When the bluegrass folks took over "Fisher’s Hornpipe" they played it faster and it lost a lot of the swing. In some cases it lost all the swing. And, strangely, many Irish musicians dropped it from their play lists.
To me, if you play a hornpipe fast, you are playing "reel" style. It changes the feel of the tune. It no longer feels like a hornpipe.
I wouldn’t condemn anyone for playing a hornpipe fast and less bouncy. But I would suggest that they occasionally play it slow and bouncy so they can experience the hornpipe feel; and know the difference.
Playing a hornpipe slow brings out the melody; and I think that is what was intended in the type of hornpipes we play today. But it’s really just a matter of taste. For me, there is some satisfaction gained from understanding and preserving traditions. At the same time, experimentation and new forms are pretty darn fun.

Re: Hornpipes with a “Reel-like” quality

I had noticed a difference in the way Cape Bretton fiddlers played hornpipe. Very fast and "flat". Much more like a reel. We visited their Celtic Music Centre in Judique and were not surprised that in their display they acknowledge themselves that they play hornpipe more like reels. Most unfortunate. They are great musicians but they lost something on these tunes.

Re: Hornpipes with a “Reel-like” quality

Red haired boy has reel-like quality, given it’s played both as a reel and as a hornpipe…

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Re: Hornpipes with a “Reel-like” quality

In scottish dance music many reels have the name hornpipe in the title………

Re: Hornpipes with a “Reel-like” quality

Hmm interesting Free Reed. Does anyone know why that is?

Re: Hornpipes with a “Reel-like” quality

Thanks AB! :)

Re: Hornpipes with a “Reel-like” quality

I tend to find it’s the other way round, as it were: there’s quite a few reels that strike me as being in their composition quite ‘hornpipey’ and I always want to play them at a slower tempo than they are generally played. ‘Dublin Porter’ or ‘The Earl’s Chair’ for instance. (More so in their A parts than their B parts!). Can’t say I often come across a hornpipe where I think ‘that strikes me a more reel-like’.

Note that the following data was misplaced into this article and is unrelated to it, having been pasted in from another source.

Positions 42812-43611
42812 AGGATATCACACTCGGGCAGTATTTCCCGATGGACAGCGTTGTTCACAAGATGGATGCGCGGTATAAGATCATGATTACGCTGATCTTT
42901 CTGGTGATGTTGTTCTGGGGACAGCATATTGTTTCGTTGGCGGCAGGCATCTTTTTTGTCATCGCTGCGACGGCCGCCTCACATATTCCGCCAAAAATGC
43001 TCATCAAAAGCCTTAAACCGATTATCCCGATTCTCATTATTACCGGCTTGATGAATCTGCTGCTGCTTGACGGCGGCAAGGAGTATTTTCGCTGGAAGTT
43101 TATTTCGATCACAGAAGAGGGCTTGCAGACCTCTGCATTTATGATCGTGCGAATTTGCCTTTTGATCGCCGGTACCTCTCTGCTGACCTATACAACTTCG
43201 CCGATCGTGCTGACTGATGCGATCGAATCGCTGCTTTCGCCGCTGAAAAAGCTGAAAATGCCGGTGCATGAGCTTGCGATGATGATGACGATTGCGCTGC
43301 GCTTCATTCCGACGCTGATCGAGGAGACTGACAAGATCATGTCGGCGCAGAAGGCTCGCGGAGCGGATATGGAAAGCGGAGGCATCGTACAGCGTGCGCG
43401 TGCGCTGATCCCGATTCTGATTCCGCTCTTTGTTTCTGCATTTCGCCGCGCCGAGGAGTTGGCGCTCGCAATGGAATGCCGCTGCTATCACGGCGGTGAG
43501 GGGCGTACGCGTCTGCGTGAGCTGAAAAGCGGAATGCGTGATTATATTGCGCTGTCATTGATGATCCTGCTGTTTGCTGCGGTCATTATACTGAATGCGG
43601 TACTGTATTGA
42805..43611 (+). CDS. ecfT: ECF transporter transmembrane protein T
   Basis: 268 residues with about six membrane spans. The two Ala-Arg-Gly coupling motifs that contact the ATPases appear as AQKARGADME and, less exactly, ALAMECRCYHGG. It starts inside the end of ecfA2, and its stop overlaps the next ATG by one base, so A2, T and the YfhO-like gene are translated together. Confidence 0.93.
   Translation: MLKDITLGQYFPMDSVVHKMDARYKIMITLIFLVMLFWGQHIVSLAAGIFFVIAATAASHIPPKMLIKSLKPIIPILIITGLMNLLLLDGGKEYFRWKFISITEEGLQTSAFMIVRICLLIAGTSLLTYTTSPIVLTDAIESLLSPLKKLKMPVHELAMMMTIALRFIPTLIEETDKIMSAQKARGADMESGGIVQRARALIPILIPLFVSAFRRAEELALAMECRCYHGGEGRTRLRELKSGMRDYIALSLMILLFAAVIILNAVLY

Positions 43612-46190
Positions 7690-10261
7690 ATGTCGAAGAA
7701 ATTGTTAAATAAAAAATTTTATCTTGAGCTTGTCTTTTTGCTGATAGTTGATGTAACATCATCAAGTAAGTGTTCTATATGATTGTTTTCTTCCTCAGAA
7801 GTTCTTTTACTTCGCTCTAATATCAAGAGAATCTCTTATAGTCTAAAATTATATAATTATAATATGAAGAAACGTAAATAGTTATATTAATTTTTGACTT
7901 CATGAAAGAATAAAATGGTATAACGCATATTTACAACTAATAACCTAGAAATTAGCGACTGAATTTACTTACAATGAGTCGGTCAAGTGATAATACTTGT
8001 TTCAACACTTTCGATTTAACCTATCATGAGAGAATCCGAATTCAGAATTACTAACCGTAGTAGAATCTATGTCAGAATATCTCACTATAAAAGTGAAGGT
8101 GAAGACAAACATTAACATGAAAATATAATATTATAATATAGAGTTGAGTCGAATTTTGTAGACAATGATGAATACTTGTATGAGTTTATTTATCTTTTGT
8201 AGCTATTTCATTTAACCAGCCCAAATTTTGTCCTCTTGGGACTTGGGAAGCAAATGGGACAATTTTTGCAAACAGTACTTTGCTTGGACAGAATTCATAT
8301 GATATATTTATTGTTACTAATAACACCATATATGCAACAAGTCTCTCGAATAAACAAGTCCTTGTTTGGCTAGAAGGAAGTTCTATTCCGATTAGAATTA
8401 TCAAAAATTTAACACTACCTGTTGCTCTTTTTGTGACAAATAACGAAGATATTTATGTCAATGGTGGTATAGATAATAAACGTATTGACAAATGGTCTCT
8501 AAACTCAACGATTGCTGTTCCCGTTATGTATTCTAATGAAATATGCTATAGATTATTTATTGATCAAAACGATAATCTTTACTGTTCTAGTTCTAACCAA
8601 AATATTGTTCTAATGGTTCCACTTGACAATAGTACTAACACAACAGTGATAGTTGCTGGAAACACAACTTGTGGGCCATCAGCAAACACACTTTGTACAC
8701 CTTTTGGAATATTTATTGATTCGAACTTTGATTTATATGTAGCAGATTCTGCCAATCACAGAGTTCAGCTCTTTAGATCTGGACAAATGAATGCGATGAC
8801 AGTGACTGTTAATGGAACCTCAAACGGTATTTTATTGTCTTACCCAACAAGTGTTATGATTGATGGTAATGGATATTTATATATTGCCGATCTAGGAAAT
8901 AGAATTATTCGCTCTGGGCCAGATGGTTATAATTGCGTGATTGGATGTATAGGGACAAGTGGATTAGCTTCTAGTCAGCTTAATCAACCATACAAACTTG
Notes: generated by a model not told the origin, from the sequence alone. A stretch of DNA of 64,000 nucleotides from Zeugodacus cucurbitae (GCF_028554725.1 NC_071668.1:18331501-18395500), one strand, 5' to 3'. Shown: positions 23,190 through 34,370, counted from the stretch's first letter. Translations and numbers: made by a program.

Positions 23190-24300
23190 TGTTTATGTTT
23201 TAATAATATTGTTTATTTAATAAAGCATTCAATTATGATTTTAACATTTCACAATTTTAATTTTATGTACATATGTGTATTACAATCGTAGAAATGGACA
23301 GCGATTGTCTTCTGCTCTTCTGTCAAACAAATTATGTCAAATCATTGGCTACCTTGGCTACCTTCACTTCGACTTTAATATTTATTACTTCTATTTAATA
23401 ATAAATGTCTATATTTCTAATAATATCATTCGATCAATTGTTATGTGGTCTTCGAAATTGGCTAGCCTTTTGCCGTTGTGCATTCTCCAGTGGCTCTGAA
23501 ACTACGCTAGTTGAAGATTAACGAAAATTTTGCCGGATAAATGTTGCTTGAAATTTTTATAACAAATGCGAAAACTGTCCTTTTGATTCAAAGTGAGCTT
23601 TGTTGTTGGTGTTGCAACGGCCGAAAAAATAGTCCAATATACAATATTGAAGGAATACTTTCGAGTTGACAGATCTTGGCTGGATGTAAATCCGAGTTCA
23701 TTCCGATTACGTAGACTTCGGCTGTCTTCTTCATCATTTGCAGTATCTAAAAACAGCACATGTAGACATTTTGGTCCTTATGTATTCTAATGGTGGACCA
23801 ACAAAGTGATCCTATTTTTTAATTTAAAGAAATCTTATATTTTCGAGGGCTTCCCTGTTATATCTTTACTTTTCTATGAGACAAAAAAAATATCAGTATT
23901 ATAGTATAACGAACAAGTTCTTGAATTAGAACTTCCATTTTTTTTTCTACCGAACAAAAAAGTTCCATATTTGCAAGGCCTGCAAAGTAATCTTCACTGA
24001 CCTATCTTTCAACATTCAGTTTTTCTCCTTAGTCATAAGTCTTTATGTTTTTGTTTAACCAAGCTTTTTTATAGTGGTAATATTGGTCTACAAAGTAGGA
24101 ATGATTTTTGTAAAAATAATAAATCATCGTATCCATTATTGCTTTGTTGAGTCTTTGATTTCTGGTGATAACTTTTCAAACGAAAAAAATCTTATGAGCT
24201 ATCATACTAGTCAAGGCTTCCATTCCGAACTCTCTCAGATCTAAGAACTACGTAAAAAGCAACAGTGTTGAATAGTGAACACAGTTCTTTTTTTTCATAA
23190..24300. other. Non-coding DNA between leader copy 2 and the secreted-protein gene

From about 34 minutes into this video, Frankie Gavin talks here about hornpipes, and gives a nice demonstration of contrasting hornpipes: playing a more ‘contemplative’ hornpipe as opposed to a more by-the-numbers jaunty faster one:
https://www.youtube.com/watch?v=zVVx8g28JN8

Re: Hornpipes with a “Reel-like” quality

Whilst hornpipes are often written on sheet music as 8 straight quavers to the bar, they really should be played as dotted quavers followed by sixteenth notes, thus giving the bouncy feel to the tunes. This format differentiates the hornpipe from the reel, which is played as 8 straight quavers to the bar. However, some hornpipes sound very good played in the format of 8 straight quavers to the bar…..eg Home By The Fire, which is an excellent tune.
Hornpipes in the USA are played very fast and do not apply the dotted quaver format !!
So the lesson in this contribution is …..play the tune as you see fit…..that’s what is great about I.T.M…diversity is the spice of life.

Re: Hornpipes with a “Reel-like” quality

"really should be played as dotted quavers followed by sixteenth notes"
That is waaaaaaaaaaaaaaaaay too bouncy. 75/25 is not correct. Years ago, a friend of mine analyzed some good playing in Audacity, and the ratio is actually really close to 60/40. (Counting 2 1/8th notes as 100%, the first gets 60% of the time, and the second gets 40%). Of course, as said previously in the thread, this varies between players, areas, and tunes.